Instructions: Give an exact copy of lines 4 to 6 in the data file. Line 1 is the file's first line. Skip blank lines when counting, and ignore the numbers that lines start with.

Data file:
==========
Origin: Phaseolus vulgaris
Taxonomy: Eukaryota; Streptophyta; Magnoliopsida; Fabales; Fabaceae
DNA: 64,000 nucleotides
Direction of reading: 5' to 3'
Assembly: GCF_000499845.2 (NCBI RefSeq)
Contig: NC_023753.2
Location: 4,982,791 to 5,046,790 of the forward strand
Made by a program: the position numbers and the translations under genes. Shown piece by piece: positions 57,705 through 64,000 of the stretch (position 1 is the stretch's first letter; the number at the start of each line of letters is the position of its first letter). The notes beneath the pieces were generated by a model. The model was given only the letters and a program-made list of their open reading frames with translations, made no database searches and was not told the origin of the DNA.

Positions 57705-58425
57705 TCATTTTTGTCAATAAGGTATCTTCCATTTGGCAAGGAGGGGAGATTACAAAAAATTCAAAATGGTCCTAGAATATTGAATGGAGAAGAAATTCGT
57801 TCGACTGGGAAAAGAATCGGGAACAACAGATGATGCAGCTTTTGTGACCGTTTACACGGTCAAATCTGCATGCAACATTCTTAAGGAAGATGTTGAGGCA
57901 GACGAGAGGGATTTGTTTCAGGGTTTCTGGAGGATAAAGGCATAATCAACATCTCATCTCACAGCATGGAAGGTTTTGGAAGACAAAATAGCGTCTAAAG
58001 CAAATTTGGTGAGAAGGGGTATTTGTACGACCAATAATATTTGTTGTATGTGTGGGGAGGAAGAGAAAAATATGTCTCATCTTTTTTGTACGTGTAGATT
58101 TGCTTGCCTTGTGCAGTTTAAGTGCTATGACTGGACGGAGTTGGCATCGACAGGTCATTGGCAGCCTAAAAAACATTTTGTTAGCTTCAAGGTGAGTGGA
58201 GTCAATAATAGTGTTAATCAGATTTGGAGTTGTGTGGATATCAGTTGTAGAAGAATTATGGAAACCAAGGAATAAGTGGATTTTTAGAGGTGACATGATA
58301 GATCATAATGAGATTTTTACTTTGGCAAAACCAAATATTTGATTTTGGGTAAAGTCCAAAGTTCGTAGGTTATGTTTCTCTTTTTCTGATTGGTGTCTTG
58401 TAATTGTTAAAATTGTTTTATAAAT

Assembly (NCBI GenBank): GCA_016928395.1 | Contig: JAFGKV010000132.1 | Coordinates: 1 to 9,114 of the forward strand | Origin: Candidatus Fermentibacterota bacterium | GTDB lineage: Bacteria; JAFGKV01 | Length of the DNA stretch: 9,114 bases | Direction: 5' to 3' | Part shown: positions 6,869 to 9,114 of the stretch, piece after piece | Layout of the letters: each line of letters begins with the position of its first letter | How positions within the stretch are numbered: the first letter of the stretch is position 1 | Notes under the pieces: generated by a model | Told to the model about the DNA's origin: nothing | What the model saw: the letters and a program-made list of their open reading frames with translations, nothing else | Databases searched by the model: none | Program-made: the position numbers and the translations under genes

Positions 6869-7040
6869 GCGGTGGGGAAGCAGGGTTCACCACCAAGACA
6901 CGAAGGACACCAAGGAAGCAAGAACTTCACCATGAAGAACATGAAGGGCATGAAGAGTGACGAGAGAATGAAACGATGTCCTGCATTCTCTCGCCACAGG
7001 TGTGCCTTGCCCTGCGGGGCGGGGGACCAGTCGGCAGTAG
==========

Direction of reading: 5' to 3'
Assembly: GCF_000499845.2 (NCBI RefSeq)
Contig: NC_023753.2